Why Joe Beef's David McMillan hates food festivals

Photo: David McMillan is co-owner of several Montreal restaurants, including Joe Beef

And why he decided to break his own ban and come to the 2019 Melbourne Food & Wine Festival. Hint: it’s got something to do with Stephanie Alexander.

David McMillan isn’t really into food festivals. The Canadian chef and co-owner of four Montreal restaurants – including acclaimed meat and offal-loving Joe Beef – usually steers clear because they play it too safe.

“We’ve been to a few festivals and everyone is cooking steak and chicken and I don’t need to be there,” he says. “I love to be challenged. I’m used to cooking in a city with a very advanced dining public. We sell kidneys. We sell tongues. We sell ears, brains, tails and all the weird creatures in the ocean. We sell natural wine and all kinds of vegetables. I’m always looking for things outside my area of expertise.”

So what made him say yes when Melbourne Food & Wine Festival came knocking on the door? It turns out we may have a Stephanie Alexander ice-cream recipe to thank for getting him over the line.

“Australia is a place I’ve always wanted to visit and many years ago when I started cooking, one of the first cookbooks I ever had was Stephanie’s Australia,” says McMillan. “And there was this chef doing a chequerboard ice-cream that I thought was the most magnificent thing I’d ever seen. But there were many things inside that cookbook that I didn’t understand – proteins I didn’t have access to, different fish and oysters. It was outside my comfort zone and I thought it was brilliant.”

Joining him on the adventure are business partner and co-chef Frédéric Morin, sommelier Vanya Filipovic, head chef Marc-Olivier Frappier and McKiernan’s Luncheonette collaborator Derek Dammann to talk, cook and pour all things Quebecois at The House of Food and Wine event Kings of Quebec supported by Destination Canada.

Frédéric Morin

Those who love and admire Joe Beef’s work will be familiar with the team’s aversion to the comfort zone. Their 75-seat restaurant – a no-frills shopfront in Montreal’s shabby Little Burgundy neighbourhood –  has always had an uncompromising stance on whole beast cooking, hyper-local ingredients and classic, often complex, French cooking technique. It’s a stance that has attracted the likes of Anthony Bourdain, who profiled McMillan and Morin in an early episode of Parts Unknown, and David Chang, who has proclaimed Joe Beef his favourite restaurant in the world.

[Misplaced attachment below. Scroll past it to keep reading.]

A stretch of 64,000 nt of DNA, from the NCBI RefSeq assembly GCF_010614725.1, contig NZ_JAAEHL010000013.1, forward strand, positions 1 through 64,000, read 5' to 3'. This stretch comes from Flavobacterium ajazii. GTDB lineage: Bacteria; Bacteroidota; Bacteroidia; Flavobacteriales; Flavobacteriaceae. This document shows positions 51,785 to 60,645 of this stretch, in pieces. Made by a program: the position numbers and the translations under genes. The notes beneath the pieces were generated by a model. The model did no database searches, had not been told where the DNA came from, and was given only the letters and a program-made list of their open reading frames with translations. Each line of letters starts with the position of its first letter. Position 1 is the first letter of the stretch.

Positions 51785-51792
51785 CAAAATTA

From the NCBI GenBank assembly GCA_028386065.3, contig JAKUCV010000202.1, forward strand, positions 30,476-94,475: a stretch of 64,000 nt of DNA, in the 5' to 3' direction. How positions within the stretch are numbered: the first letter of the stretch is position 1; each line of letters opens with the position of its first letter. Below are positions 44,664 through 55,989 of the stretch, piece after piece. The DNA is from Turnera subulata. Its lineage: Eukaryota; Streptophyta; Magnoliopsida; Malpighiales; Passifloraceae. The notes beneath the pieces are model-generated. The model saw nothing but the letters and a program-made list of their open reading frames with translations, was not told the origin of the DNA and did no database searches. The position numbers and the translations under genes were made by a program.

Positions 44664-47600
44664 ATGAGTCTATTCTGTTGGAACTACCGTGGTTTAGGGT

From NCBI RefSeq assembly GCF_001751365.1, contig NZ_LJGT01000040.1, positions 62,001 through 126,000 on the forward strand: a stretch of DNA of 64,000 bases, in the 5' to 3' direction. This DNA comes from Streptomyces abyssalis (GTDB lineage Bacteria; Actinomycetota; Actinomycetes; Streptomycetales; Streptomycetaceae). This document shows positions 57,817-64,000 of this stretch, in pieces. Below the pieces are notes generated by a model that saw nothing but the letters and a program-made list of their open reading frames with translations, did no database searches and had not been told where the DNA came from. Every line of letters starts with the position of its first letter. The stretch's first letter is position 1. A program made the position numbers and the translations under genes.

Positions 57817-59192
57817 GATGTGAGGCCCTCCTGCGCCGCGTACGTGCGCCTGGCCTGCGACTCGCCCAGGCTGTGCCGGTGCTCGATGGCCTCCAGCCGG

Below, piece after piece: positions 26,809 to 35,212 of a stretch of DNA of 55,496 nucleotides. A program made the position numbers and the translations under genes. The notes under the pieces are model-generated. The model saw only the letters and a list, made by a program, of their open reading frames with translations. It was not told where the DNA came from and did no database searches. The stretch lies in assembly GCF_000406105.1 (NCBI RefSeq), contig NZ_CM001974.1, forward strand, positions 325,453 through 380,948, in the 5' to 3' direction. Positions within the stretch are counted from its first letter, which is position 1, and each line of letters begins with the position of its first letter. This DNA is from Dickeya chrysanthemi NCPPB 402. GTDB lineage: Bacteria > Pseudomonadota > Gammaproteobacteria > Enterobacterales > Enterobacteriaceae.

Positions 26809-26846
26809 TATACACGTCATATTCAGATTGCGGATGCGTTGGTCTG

And then there are the impressive cookbook sales, remarkable for eccentric works that are as much about philosophy and attitude and people as they are about recipes. The first cookbook, The Art of Living According To Joe Beef, has sold around 100,000 copies and consists of a lot of “ranting and raving and going off on tangents and personal experiences and successes and failures”.

The second book, the recently released Joe Beef: Surviving The Apocalypse, has recipes designed for stocking your bunker and others for spruce cough drops right through to carbonade of deer necks. It’s a fascinating read and a good primer for why, over the past few years, Montreal has increasingly been viewed as one of the great dining cities in the Americas.

David McMillan

“The food scene in Montreal has always been really great, the food’s always been great but people outside of Quebec didn’t know about it,” says McMillan. “Even with Instagram where I can be familiar with Ben Shewry’s cooking even if I’ve never been to Australia, because of the language barrier my French colleagues who are born with the language use social media differently. And because of the language barrier a lot of people in the Anglophone world don’t get to see what’s going on in the Province of Quebec. So it’s still something of an interesting lost cuisine.”

So what is Quebecois cuisine exactly?

“There’s been a lot of popularity in recent years with Nordic cuisine and Quebec is as Nordic a place in terms of climate as anywhere on that side of the world,” McMillan says. “But there’s also the influence of the English who occupied the Province for a long time. There are bacon and eggs and blood sausage for breakfast. There are baked beans and chowders and meat pies – not terrines or pâté en croûte, but hot meat pies.”

“There’s also a big indigenous influence, a big hunting scene and so we do eat a lot of wild meat. Fred [Morin] and I have freezers at home full of moose, of deer, of hare and partridge.

“We also have close ties to our farmers, out cheesemakers and our winemakers. We practice agriculture vicariously through the farmers who surround us.”

At Kings of Quebec, a fierce love for minimal intervention wine will be on display (“you can’t give conventional wine away for free in Montreal at this point”), alongside that Joe Beef custom of stepping out of the comfort zone.

"We just want to walk through the markets with our particular skill set and see what it is that makes us most excited,” says McMillan. “What’s mundane and boring to chefs in Australia might be quite exciting to me.”

David McMillan is appearing at the Melbourne Food & Wine Festival on Saturday 9 March. At The House of Food and Wine, McMillan is speaking at the Theatre of Ideas supported by The New York Times and that evening he’s cooking with the Joe Beef team and Derek Dammann at Kings of Quebec supported by Destination Canada. Tickets are on sale now.

Story by Michael Harden